One of the authoritative hit parades of the country has accused artists such as Gordon and record companies of manipulating their positions by buying their own products, according to the chairman of the Dutch Top 40 foundation, Erik de Zwart.
Who’s Gordon? He’s the culturally insensitive talent show jury member who fired off ‘racist’ Chinese jokes on live television recently that in the end were indeed insulting to the Chinese candidate.
When determining the Top 40 airplay is also taken into account, contrary to another well established hit parade, the Single Top 100, making it susceptible to manipulation, De Zwart says. Gordon comes in at 38, 27, or not at all on major radio station lists. De Zwart believes that it doesn’t jive that Gordon is at Number 1 for weeks on the Single Top 100. Gordon’s response was that De Zwart was envious of him and trying to ruin his good name.
(Links: radio.nl-1, radio.nl-2)
Tags: hit parades, radio
The racist sounding jury of televised talent show Holland’s Got Talent has actually managed to outdo itself stupidity-wise after recently failing to recognise one of their most established singer-songwriters.
This time a Chinese immigrant speaking better English than the Dutch jury was poked fun at purely because of his ethnicity. Xiao Wang is asked his name before singing an opera aria by Verdi and once he says his name, a woman on the jury answer’s “no matter”, reassuring him that his Chinese is not a problem. The crowd sounds shocked, but laughs. A little later, Gordon, the same pop singer we mentioned earlier this week , asks Wang, “what are you going to sing? Number 29 with rice?”, obviously referring to the fact that many Chinese run take away restaurants in the Netherlands. After Wang’s performance which was surprisingly good, Gordon says “that was the best Chinese I’ve had in weeks”. I stopped watching after that.
This video has decent English subtitles, which will have you facepalming in no time:
Tags: Chinese, racism, television
The show may be called ‘Holland’s got talent’, but the jury recently made it clear that they don’t exactly have proper knowledge of their own musical culture. Jury member Gordon himself a Dutch pop music singer basically told Joop Visser, who has been performing since the mid 1960s, that he sucked. “The lyrics are reasonably well thought up”, which was not said very nicely and “your voices are horrible together”, which is harsh. In this video Joop sings with Jessica and yes, the song is very well written, which is why anyone should listen to Joop Visser in the first place.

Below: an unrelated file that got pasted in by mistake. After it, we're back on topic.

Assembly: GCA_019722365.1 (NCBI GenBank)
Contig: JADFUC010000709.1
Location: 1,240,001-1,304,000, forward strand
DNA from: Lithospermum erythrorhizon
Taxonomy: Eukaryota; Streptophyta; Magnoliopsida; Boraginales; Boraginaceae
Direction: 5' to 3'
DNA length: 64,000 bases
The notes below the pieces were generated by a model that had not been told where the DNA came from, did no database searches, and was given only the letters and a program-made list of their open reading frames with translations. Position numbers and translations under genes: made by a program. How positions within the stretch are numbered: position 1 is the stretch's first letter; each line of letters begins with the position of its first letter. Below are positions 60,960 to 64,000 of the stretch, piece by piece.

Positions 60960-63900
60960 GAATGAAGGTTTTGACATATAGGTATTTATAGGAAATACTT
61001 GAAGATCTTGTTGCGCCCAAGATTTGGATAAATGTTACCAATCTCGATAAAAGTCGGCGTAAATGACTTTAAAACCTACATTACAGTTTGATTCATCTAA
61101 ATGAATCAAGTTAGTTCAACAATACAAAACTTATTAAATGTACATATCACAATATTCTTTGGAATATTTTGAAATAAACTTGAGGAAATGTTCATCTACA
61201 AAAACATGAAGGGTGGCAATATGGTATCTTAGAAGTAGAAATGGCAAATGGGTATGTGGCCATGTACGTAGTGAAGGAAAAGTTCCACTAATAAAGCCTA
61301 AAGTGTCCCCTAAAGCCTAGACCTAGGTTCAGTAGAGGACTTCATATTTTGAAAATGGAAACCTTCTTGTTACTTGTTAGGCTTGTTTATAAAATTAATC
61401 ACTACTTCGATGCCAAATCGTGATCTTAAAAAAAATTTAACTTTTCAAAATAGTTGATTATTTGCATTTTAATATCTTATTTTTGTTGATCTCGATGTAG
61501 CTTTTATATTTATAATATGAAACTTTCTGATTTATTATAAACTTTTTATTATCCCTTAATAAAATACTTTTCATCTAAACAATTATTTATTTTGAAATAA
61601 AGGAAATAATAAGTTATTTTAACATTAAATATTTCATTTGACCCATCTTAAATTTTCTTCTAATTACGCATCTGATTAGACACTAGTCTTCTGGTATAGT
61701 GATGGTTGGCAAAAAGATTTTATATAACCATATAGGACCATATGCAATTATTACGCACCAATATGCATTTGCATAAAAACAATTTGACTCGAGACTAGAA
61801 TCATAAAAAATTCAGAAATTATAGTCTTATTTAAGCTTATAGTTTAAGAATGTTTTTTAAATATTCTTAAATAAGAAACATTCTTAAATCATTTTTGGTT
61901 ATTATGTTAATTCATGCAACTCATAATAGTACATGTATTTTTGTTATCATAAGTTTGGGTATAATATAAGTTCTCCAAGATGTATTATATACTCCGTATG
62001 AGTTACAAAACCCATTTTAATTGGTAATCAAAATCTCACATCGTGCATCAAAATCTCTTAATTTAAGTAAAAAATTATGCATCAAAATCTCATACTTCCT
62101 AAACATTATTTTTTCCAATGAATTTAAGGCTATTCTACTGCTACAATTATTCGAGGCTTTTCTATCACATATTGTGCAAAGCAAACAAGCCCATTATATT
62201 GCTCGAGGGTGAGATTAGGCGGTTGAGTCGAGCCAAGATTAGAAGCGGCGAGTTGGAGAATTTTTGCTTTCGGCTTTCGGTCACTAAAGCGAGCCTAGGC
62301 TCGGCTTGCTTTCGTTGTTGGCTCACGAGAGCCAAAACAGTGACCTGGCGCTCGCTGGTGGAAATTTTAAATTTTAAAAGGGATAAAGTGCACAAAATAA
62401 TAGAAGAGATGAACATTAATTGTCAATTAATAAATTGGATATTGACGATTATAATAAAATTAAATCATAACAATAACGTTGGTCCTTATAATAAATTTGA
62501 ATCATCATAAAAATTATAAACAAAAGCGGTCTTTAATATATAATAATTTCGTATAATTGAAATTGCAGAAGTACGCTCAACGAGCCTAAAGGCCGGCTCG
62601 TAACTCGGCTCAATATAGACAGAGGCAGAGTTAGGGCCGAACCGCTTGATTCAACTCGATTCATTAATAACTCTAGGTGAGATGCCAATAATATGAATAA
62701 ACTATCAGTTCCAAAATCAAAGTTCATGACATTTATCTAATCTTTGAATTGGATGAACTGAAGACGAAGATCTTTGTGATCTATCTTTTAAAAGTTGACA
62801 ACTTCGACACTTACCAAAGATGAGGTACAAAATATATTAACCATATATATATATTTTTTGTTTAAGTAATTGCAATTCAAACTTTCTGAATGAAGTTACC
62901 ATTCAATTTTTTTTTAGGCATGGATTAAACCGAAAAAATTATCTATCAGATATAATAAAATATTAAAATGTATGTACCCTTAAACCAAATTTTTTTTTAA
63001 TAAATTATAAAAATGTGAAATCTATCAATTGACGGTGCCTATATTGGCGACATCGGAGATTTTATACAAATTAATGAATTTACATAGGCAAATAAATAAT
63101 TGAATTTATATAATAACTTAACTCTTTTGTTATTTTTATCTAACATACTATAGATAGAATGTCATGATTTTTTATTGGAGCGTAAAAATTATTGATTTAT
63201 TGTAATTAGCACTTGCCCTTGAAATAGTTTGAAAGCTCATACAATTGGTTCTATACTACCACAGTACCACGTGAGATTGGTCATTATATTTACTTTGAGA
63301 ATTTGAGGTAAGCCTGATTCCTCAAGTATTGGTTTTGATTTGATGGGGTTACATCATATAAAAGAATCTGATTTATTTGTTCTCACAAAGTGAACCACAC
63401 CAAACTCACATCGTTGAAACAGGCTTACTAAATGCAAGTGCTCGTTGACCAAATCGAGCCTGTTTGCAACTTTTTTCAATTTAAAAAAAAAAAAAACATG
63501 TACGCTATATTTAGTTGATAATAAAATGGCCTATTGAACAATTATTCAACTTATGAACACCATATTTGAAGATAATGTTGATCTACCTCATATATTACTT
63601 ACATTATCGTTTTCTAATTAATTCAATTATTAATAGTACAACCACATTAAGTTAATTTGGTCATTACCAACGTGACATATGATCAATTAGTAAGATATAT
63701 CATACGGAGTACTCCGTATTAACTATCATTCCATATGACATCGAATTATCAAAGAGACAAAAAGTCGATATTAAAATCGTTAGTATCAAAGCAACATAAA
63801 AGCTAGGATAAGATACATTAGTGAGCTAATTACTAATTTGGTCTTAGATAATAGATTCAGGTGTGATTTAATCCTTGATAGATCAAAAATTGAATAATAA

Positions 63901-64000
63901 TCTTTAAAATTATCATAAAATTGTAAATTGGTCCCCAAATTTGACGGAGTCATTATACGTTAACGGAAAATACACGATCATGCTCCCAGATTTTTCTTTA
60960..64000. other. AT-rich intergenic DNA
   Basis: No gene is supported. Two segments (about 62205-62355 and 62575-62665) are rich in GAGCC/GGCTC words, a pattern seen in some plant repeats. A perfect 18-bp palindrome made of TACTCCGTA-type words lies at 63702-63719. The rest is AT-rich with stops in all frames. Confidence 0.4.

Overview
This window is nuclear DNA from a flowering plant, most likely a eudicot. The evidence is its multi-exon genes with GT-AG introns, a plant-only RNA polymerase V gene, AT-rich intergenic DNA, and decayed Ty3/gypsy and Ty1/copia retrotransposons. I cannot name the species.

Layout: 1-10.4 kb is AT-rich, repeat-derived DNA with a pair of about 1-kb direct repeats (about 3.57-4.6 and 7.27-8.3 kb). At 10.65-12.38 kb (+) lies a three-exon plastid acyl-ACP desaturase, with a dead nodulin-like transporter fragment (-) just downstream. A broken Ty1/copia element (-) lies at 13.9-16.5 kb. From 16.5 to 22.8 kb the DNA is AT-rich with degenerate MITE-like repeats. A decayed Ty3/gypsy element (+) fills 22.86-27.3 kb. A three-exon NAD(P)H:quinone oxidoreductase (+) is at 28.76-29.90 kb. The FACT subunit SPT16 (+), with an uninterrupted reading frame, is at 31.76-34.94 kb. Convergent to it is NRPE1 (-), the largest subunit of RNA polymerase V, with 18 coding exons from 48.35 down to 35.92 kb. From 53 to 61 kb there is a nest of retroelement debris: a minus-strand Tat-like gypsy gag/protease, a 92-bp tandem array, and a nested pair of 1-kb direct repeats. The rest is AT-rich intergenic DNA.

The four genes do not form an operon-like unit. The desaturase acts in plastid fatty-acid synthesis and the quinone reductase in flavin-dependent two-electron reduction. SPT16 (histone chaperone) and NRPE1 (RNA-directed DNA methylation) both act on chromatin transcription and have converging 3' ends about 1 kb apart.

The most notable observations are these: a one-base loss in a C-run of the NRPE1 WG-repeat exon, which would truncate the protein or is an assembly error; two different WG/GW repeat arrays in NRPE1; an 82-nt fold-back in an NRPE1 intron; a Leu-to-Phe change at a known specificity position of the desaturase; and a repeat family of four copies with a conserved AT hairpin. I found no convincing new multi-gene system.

To understand the full extent of the cock-up, imagine if Bob Dylan with nobody recognising him went on stage and sang a new song and got told that his voice range was poor and that his look was outdated. Or imagine telling Leonard Cohen that he doesn’t have any moves and needs to get a makeover, something crass like that.
Visser seemed to have had a good laugh once they realised that the jury had no clue who Joop was and didn’t hesitate to be flippant right back at Gordon. Gordon also asked them both how old they were and when Jessica answered ‘old’, as in, it’s irrelevant, Joop said how old he was and Gordon told him he looked older. All I can say is Gordon was never particularly smart and just got dumber and ruder.
Here’s a Dutch song many of you can relate to called ‘Heineken is een harddrugs dealer’ (Heineken is a hard drug dealer):
(Link: www.welingelichtekringen.nl, Screenshot: YouTube)
Tags: Joop Visser, songwriter, television
The story goes that the late Lou Reed was in Groningen in November 2008 for one of Laurie Anderson’s (one of his wife’s) concerts. He was invited to visit the Martini tower to have a look at its carillon. The city’s bell ringer Auke de Boer gave Lou and Laurie a tour and let them play the carillon. Lou was very interested in this historical instrument and later gave his permission to use Perfect Day for a special event on the carillon. The tribute was played on Saturday 2 November 2013 exactly 5 years and one day after Lou and Laurie visited Groningen.
The bells kick in at 0:27.
Tags: bells, Groningen, Lou Reed
The Dolly Dots were a Dutch girl band from the 1980s with a string of hits. At the height of their success the six singers had their own sitcom, feature film and even their own Barbie dolls which, according to the I’m Like: ‘Oh My God!!!’ blog, were not very life-like.
The Ria doll at least included her trademark short hair. “All the dolls were hits, except the Ria one [...] because it had short hair. You cannot comb a Ken hairdo.”
In this video from Avro’s TopPop Ria still had long hair—she is the one with the purse:
Having found only one source I have no idea whether this story is actually true, but it sounded too good to have it stay at the Dutch language part of the web.
(Photo by TROS, some rights reserved)
Tags: 1980s, Barbie, dolls, Dolly Dots, haircuts, Ria Brieffies, toys
The Register talked to the compact cassette ‘inventor’ Lou Ottens (he seems to have been the leader of the project rather than a solitary lone inventor). The interview is highly technical, but has some nice titbits even if you’re not into gearings and transport mechanisms, such as this bit about the usability of the compact cassette (i.e. it had to be small):
El Reg: “The Compact Cassette is a very pocketable size. Had you decided upon maximum dimensions to work to?”